Nashville Hot Buns and the interior of Bud & Marilyn’s | Photo by Courtney Apple
My problem with Bud & Marilyn’s is that I always want to be drunk before I go.
There are reasons. This isn’t me confessing to some latent alcohol problem, or anything so pedestrian. No, it’s because they have this chop suey on the menu, and this chop suey in particular (this chop suey more than all other chop sueys I’ve known) is maybe the most perfect drunk food ever created.
I know. No one eats chop suey anymore because chop suey was, is, always will be the avatar of Americanized Chinese food. There are a million stories of its creation. All of them are probably true. And it’s a dish that has lingered in the American consciousness for a century, staling and growing hoary with legend until it’s become the kind of thing you’d expect to find in some tiki’d and Buddha’d gold-flake dining room in suburban Milwaukee in 1977.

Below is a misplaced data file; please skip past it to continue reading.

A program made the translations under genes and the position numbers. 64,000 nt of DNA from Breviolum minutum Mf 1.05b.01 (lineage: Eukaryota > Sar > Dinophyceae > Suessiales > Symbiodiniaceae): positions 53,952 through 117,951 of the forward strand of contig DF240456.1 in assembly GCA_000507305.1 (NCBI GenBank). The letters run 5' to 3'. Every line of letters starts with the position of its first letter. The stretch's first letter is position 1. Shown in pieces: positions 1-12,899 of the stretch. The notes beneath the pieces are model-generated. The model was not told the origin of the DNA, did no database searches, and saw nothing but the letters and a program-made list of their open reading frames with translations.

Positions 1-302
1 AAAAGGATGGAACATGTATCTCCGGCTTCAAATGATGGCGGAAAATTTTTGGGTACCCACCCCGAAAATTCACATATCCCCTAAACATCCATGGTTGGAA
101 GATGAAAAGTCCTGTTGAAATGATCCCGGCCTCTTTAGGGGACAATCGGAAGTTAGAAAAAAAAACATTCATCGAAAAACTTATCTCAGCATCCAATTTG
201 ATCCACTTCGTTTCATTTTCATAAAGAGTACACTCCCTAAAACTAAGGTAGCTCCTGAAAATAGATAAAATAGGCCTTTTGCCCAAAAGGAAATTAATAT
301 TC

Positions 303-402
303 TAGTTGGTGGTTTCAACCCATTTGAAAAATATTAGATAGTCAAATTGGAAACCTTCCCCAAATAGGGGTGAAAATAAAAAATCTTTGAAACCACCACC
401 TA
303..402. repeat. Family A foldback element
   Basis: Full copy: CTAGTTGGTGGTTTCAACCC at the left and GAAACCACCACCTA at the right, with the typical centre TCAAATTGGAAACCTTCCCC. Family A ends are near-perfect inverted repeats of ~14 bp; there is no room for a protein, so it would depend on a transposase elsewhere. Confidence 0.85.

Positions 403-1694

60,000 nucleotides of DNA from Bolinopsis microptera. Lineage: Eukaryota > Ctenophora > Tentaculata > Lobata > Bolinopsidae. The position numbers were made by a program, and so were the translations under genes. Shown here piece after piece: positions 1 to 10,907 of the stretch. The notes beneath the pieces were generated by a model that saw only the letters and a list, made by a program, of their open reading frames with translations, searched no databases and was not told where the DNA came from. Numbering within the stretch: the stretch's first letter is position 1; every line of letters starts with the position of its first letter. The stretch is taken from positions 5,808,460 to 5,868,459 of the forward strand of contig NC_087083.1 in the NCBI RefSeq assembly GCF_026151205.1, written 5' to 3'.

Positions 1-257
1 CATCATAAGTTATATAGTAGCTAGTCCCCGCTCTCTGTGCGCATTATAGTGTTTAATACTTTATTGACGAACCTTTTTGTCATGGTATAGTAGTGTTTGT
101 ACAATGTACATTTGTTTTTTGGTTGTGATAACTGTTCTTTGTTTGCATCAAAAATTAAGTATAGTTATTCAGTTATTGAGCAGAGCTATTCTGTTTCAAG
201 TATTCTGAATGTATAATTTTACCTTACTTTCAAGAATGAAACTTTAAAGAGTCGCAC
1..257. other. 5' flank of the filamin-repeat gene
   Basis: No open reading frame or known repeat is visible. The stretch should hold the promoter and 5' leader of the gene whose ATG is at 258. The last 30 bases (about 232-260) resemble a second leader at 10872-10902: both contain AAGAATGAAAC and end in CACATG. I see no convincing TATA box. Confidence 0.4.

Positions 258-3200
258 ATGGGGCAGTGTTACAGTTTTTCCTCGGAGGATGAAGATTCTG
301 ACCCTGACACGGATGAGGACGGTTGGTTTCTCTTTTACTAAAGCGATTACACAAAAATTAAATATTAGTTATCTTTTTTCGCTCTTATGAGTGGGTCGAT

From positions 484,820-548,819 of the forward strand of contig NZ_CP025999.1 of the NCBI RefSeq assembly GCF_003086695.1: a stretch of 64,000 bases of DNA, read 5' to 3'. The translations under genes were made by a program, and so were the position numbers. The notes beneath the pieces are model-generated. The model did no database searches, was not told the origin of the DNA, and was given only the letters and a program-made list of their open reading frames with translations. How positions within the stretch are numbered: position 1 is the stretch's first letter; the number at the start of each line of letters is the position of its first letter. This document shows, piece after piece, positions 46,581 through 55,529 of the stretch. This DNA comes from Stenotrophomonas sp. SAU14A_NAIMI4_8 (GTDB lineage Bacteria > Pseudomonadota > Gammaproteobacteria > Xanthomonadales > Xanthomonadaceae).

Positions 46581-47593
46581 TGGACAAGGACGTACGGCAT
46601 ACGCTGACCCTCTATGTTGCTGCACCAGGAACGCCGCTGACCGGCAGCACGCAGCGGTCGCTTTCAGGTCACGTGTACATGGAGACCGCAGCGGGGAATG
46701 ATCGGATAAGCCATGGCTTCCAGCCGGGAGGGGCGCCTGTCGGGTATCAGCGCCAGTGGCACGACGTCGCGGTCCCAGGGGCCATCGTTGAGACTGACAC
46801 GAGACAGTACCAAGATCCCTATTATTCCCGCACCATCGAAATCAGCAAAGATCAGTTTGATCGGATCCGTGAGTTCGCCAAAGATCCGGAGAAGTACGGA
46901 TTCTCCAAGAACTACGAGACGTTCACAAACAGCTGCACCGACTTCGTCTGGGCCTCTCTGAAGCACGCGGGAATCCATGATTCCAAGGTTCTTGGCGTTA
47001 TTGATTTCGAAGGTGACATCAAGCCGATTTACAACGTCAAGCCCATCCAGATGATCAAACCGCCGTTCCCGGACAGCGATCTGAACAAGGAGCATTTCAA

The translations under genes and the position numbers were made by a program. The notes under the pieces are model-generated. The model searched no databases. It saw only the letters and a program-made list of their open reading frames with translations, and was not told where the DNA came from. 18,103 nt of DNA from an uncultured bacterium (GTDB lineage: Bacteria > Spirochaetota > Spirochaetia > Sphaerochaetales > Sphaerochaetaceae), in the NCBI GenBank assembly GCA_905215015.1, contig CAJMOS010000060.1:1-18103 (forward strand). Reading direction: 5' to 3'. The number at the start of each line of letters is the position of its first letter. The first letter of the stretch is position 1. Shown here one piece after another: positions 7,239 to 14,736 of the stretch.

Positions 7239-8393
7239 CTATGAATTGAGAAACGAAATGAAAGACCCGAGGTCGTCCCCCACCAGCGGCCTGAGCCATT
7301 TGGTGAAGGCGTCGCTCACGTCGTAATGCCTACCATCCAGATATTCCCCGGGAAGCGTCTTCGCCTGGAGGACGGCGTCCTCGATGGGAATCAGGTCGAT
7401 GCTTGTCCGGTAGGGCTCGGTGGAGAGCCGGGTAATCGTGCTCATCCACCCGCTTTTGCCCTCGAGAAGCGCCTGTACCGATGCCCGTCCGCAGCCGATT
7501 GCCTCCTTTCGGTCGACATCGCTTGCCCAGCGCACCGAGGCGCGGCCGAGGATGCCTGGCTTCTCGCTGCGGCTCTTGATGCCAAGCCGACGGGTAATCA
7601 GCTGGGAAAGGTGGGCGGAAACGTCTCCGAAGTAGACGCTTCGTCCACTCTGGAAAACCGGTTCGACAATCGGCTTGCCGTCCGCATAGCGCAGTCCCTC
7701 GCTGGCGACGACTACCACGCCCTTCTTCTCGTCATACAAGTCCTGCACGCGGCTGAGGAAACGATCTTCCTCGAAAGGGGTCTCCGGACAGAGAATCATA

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Greg Vernick in the kitchen of his restaurant | Photo via Facebook
Every restaurant has an inaugural “regular,” and for Vernick, it was me.
At least that’s what chef Greg Vernick divulged, with a chuckle, when I called to ask a few questions about a late-spring meal. It was news to me. It seems that after I paid my third visit — a bit too quickly on the heels of my first two upon its 2012 opening — general manager Ryan Mulholland giddily proclaimed that the restaurant’s first serial patron was officially in the bag.
Whereupon I returned once more — and then completely disappeared for almost three years. Read more »
Spaghetti and Meatballs at Triangle Tavern | Photo by Jeffrey Towne
There’s only so much you can tell about a restaurant from its staff’s sartorial choices. But Triangle Tavern’s bar — whose bulbous edge gleams darkly with decades’ worth of varnish — offered a fascinating study in contrasts as I settled in amid drifting speckles of disco-ball light. A bullet casing swung from my bartender’s pale white neck as she stirred Dubonnet into gin. Nearby, a slender crucifix tagged its owner as a South Philadelphian of a more iconic stripe. And passing between them was a young black man rocking a Portland Trail Blazers jersey. Read more »